What To Keep

When I decided to move, I had a hunch that we wouldn’t change unless we removed our alternatives. While we made progress with streamlining ahead of the move, our two shipping containers worth of gear show that we didn’t change the way we lived.

Reducing the family’s available space by over 50% has resulted in automatic adjustments – there simply isn’t any space. To help us let go, we opted for a furnished rental. The idea was to break our attachment to our furnishings and not be reminded of the old place.

When I started this process, I was unsure what to keep. What helped was a decision to knock out 50%. I sorted everything and kept the best half of everything (suits, bike clothes, socks, underwear…). While I was doing that, I paid attention to:

  • what I wear
  • what I use 
  • what I eat

Between clothes, assets and ingredients, a list of 20 items covered the bulk of each category. 

For example with food… eggs, quinoa, coconut oil, lettuce, peppers, olives, olive oil, avocados, mixed nuts, salad dressing, wraps, turkey, coffee, soy milk, clif bars, INfinit, cucumbers, fruit salad, non-fat dairy // that covers most of my calories. Some of the items have their own ingredients but you get my drift. I can live off a simple list of items that I can easily remember. I spend ZERO energy thinking about the food I buy, prepare or eat. Find what works, make it a habit, repeat.

When I decided to simplify, I felt pain each time I had to let go of something. A tactic I used to soothe the pain was to give myself treats as I downsized. I bought a new Garmin out of the proceeds from selling two pick-up trucks worth of sports equipment. 

Another tactic was to tell myself that I could always add back something that I removed. That’s a trick that I learned when I made a decision to leave private equity in my early 30s. I’ve often told myself that the worst that will happen is I get my old life back. Perhaps with less money, or status, (!) but you’ll be able to get back there if you change slowly, with compassion.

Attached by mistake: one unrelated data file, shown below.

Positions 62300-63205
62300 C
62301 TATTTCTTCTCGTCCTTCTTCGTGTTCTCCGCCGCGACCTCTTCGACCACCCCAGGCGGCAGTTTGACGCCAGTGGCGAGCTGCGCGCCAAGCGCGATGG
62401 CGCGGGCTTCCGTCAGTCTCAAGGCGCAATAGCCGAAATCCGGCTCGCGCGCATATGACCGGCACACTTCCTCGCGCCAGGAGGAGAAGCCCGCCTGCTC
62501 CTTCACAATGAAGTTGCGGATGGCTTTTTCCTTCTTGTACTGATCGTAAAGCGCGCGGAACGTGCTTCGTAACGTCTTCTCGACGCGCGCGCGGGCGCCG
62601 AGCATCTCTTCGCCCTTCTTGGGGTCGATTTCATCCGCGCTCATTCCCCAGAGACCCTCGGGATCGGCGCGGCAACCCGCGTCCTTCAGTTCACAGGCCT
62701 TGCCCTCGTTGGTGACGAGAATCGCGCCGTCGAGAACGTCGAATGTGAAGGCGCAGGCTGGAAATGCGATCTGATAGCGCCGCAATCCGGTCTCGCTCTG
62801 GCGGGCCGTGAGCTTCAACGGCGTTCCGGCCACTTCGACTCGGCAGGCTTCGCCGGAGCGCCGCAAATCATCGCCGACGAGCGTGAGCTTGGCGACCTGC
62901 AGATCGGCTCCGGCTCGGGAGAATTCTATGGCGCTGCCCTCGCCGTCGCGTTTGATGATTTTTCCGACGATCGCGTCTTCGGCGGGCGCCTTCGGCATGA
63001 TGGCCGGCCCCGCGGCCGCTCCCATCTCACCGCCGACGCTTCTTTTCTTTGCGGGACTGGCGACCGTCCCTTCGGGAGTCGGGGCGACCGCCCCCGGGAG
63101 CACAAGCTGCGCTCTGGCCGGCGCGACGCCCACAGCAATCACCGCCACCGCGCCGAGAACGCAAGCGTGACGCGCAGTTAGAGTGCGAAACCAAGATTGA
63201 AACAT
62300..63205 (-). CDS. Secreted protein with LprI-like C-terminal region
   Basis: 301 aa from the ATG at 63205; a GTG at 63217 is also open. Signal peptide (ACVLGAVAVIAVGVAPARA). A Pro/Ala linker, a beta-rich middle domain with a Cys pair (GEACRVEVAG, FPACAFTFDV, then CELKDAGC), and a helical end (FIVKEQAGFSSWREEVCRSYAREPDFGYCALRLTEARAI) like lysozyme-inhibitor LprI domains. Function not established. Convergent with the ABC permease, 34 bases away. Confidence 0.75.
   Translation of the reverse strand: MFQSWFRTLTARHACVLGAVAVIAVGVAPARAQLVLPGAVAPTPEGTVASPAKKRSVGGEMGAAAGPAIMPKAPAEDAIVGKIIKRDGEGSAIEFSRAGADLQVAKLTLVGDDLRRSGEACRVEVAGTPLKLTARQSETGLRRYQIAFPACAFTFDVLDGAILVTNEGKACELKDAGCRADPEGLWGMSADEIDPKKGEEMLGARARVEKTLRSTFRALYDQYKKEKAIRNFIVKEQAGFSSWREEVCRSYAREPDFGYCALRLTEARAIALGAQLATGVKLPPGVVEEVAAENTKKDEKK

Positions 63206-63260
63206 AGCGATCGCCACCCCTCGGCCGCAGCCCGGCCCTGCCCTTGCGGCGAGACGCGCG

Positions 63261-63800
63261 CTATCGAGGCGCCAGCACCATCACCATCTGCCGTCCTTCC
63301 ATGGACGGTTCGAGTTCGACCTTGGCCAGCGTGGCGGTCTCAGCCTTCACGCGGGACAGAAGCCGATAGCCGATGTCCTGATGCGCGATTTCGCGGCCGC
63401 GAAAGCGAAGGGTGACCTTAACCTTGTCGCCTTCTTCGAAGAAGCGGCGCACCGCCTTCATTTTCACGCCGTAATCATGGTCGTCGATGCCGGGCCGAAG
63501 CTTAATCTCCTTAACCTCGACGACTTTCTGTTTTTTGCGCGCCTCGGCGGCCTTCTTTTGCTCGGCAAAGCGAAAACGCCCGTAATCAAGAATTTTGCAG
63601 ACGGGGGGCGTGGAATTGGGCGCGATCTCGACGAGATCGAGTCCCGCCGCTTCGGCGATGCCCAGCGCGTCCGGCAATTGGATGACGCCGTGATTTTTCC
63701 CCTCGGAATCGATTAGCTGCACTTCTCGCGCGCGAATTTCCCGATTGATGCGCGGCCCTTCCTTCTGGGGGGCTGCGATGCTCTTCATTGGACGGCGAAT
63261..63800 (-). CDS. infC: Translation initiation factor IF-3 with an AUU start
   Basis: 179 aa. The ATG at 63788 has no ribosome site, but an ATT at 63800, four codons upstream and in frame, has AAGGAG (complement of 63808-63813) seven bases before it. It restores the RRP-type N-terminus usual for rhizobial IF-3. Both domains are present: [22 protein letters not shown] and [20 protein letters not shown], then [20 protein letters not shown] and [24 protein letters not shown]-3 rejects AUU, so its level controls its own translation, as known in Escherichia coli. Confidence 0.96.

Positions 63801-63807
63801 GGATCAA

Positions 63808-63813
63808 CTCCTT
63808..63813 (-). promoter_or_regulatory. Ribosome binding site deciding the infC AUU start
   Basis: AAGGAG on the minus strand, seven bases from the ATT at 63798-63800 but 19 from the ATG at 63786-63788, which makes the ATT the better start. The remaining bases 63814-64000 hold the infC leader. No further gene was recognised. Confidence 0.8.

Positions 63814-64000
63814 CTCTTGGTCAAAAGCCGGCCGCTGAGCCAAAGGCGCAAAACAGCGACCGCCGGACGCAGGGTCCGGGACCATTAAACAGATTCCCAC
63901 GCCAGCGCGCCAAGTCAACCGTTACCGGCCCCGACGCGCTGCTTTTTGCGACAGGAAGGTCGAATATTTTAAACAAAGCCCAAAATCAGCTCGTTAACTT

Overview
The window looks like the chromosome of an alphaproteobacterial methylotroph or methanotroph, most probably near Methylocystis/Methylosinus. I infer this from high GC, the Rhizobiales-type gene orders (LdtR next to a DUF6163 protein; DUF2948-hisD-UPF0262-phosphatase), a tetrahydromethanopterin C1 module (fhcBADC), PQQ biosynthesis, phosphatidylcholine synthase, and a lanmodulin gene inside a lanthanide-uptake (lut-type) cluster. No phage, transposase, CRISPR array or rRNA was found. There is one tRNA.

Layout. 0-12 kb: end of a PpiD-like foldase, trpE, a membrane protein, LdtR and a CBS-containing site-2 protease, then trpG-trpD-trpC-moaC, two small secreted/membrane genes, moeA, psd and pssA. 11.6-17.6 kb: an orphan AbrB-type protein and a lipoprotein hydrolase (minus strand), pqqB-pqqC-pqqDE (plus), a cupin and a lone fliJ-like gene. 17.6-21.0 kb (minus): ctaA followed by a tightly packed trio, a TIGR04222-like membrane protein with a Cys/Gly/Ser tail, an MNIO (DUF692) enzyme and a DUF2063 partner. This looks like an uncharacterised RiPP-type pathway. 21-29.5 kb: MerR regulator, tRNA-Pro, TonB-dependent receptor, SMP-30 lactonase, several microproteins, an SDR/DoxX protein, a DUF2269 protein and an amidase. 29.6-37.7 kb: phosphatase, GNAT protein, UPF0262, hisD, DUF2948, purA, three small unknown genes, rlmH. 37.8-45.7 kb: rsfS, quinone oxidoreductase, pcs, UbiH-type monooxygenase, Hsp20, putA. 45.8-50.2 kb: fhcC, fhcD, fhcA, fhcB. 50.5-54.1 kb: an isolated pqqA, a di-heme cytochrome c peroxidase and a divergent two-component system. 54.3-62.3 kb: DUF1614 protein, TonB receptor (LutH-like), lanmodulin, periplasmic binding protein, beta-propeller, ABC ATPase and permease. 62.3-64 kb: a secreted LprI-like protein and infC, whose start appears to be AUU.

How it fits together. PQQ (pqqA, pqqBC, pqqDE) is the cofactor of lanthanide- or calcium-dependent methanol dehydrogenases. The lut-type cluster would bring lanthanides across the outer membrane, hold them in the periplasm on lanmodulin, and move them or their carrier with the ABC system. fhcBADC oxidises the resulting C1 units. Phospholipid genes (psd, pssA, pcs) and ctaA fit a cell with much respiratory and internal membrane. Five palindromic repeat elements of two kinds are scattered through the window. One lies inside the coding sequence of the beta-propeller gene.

I’ve been using the 50% tactic throughout my life. Earlier this year, I wrote about my desire to take a sabbatical. However, in looking deeply, I realized that getting away from everything wasn’t my true driver.

I looked at my life, specifically where I spend my time; as writer, father, husband, coach, athlete, competitor, business owner, gardener, home owner, garbage mover, driver, plant watering specialist, light bulb changer, cat poop scooper…

Similar to my clothes and athletic equipment, I was attached to where I was spending my time – I even enjoyed litterbox duty. However, I wanted to create space so I needed to free up time.

While not easy, the following changes are simple to execute:

A – reduce your stuff by 50%, wait two months, repeat

B – create a time log for your workweek and eliminate the bottom 50% of your hours when sorted on financial return – focus on your best opportunities and eliminate work situations that are an emotional drain

C – live in a place that is 50% smaller – gardening, trash, light bulbs, compost — even if you keep doing everything, you’ll be pleasantly surprised by how much time you save when everything is compressed

D – move to a location that reduces your weekly drive time by 50% – I moved 1.7 miles and added 100 hours (!) to my year

E – figure out three things you want to prioritize – get in the habit of saying no to everything else

F – wake up one hour earlier, don’t check email, spend 15 minutes of quiet time then do one household chore

So those are my six changes in the first six months of 2012. 

It’s not all about “less.” What I’m seeking to achieve is getting out in the world, more often, with the people I love.

The hardest part is the first step. 

Take one good idea and do it now.